Governments around the globe are struggling to get their spending in check. Annual deficits in the developed world are, in many cases, devastatingly obscene.
And yet, if an industrialized country (e.g., Germany, Japan, United States, Great Britain, etc.) has enough cache with global borrowers, that nation may presently borrow-n-spend with impunity. Treasuries, gilts, JGBs, German “bunds” - the rich sovereigns have been racking up enormous “credit card” debts at ridiculously low rates. (Of course, that only works for so long ... just ask Italy or Spain.)
On the flip side, large multi-national corporations have also been able to take enormous advantage of cheap borrowing. Consider a late July move by IBM (IBM) where they raised millions of 10-year money at a paltry 1.88%. That’s less than the cost of historical inflation. In fact, it is less than the cost of our so-called deflationary environment where inflation has averaged 2.25% over the past three years. In other words, IBM is effectively earning an inflation-adjusted gain - increasing its purchasing power - by paying back its loan over the next decade.
At first glance, one might suggest that governments are doing the same thing. And with the power to print money, the investor doesn’t have to worry about a big country going belly up. The problem with that thinking is that we all know a country can indeed lose its access to easy credit as well as find itself unable to pay its current obligations when it dramatically overspends.
On the other hand, the IBMs of the worldwide community have used the easy money/cheap borrowing to strengthen their balance sheets since 2008. The multi-nationals are sitting on piles of cash to continue funding their operations, where profits and revenues themselves are not dependent on a single country’s GDP.
Indeed, multinationals are equipped to muddle through a global growth slowdown; that is, the micro-economic environment will expand over time with less trauma than we witnessed in 2008. In contrast, governments running unsustainable deficits are barely able to support their respective macro-economies; if there are going to be dramatic shocks going forward, they’ll hit macro-economic GDP/employment more than micro-economic earnings/revenues.
Regardless of where one stands on the macro-economic picture, it’s difficult to believe that investors would dump corporate credit out with the bath water. The micro-economic picture is vastly improved since the 2008 banking collapse.
It follows that, in spite of pending uncertainties related to Greece, Spain and “Taxmageddon,” I would give strong consideration to these ETFs:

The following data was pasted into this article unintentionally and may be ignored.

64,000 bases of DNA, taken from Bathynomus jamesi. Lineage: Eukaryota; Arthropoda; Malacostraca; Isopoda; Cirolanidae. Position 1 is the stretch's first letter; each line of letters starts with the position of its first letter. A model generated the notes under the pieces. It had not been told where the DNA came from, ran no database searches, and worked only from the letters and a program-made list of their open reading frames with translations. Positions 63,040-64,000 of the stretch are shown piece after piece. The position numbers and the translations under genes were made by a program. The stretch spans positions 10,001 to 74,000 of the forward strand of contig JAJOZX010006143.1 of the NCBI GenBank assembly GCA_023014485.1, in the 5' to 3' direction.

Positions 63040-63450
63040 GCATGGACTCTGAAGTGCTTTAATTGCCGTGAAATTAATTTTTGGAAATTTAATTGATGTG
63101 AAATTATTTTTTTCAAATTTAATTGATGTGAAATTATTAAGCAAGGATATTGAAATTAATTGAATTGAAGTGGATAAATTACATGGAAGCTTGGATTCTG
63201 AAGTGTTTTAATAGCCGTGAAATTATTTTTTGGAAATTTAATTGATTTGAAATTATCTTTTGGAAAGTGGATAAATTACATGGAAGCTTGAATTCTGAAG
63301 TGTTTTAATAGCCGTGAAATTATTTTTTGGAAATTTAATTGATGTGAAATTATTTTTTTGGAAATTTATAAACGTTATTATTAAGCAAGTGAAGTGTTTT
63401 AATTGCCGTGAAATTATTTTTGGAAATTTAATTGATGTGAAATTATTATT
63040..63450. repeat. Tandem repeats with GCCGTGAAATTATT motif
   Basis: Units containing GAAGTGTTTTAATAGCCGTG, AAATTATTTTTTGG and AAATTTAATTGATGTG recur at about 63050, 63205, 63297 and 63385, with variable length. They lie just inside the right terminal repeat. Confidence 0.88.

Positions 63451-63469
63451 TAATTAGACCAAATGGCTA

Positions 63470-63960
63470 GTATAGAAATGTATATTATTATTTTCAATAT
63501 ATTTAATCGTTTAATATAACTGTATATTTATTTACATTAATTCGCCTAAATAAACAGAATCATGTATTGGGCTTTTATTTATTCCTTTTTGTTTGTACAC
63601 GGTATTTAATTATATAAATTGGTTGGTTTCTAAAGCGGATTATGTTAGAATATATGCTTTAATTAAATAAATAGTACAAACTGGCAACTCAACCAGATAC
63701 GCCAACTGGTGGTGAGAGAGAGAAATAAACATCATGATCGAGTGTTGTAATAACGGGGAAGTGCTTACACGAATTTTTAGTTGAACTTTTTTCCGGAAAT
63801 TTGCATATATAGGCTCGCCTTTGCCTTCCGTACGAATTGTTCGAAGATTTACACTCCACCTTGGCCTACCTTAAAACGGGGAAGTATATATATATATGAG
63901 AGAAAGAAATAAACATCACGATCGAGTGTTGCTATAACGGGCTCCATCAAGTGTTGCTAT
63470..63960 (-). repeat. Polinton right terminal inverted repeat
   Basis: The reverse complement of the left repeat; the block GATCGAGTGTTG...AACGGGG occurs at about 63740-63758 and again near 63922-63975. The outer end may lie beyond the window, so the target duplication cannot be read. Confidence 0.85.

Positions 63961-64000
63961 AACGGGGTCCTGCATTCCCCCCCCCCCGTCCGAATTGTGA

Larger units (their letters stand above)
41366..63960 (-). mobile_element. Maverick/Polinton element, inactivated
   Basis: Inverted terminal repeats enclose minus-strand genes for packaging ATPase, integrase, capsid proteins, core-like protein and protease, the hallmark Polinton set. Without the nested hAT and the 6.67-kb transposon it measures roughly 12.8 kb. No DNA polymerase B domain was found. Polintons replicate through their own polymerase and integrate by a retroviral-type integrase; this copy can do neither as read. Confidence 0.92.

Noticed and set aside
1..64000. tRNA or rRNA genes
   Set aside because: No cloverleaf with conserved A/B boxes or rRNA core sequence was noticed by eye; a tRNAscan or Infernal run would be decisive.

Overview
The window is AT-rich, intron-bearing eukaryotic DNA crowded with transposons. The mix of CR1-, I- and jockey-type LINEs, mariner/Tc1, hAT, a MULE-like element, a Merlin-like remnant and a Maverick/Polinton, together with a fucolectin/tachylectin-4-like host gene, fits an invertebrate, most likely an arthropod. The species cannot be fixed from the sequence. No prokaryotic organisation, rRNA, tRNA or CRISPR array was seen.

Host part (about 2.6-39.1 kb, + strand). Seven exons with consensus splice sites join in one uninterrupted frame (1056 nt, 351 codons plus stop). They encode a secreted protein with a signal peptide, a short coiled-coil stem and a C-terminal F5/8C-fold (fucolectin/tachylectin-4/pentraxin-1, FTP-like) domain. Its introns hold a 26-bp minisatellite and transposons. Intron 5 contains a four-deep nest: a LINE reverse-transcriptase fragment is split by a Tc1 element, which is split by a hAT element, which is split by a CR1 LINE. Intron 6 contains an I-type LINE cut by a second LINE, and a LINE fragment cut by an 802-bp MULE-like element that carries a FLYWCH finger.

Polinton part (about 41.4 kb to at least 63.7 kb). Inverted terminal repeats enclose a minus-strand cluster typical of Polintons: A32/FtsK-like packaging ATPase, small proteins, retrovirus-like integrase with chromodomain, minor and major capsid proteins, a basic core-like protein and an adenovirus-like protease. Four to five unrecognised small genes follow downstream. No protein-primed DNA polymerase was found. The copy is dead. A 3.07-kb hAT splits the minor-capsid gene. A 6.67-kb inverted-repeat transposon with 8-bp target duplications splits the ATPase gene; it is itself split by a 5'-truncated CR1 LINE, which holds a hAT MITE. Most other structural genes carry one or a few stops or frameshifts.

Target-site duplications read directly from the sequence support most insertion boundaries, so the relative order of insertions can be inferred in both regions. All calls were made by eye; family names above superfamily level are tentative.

1. Vanguard Long-Term Corporate Bond ETF (VCLT). Vanguard keeps the expenses very low (0.14%) on this exchange-traded, fixed-income vehicle. VCLT tracks the Barclays 10+ Year Corporate Bond Index, holding roughly 860+ individual bonds with an average maturity of 13 1/2 years. Recent capital appreciation has sent the annualized yield of approximately 4.4% down from 4.7% a few months back. That said, the reliable monthly payout and the potential for additional price appreciation in the “Grexit” fear-filled days of September make VCLT worthy of buying on the dips.
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2. WisdomTree Emerging Market Corporate Bond (EMCB). Until recently, investors only had access to sovereign emerging market bonds. Moreover, one of my largest holdings across client portfolios is PowerShares Emerging Market Sovereign Debt (PCY) due to the exceptionally low debt-to-GDP ratios across the developing world. Still, the same demographics, fundamentals and growth rates that we associate with emerging market stock assets should be an even bigger bang for emerging market corporate bond assets. EMCB is expensive (0.60%), yet the dollar-denominated investment sports an attractive 5.0% distribution yield.
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3. Market Vectors Preferred Securities excluding Financials (PFXF). I remain an advocate for the highly liquid iShares Preferred Fund (PFF). That said, I recognize the extreme volatility and uncertainty associated with financial institutions since the banking collapse in 2008. With up to 75% of all preferred shares eminating from financial companies, this recent introduction by the Van Eck Market Vectors team is conceptually refreshing; that is, you may still pursue the historically higher yields associated with corporate preferred securities over those corporations’ traditional bonds, while simultaneously eliminating the excessive volatility of the financial sector. The net expense ratio (.40%) is reasonable for an asset that should serve up monthly distributions at an annualized yield of 6%-6.25%.
Disclosure: Gary Gordon, MS, CFP is the president of Pacific Park Financial, Inc., a Registered Investment Adviser with the SEC. Gary Gordon, Pacific Park Financial, Inc, and/or its clients may hold positions in the ETFs, mutual funds, and/or any investment asset mentioned above. The commentary does not constitute individualized investment advice. The opinions offered herein are not personalized recommendations to buy, sell or hold securities. At times, issuers of exchange-traded products compensate Pacific Park Financial, Inc. or its subsidiaries for advertising at the ETF Expert web site. ETF Expert content is created independently of any advertising relationships.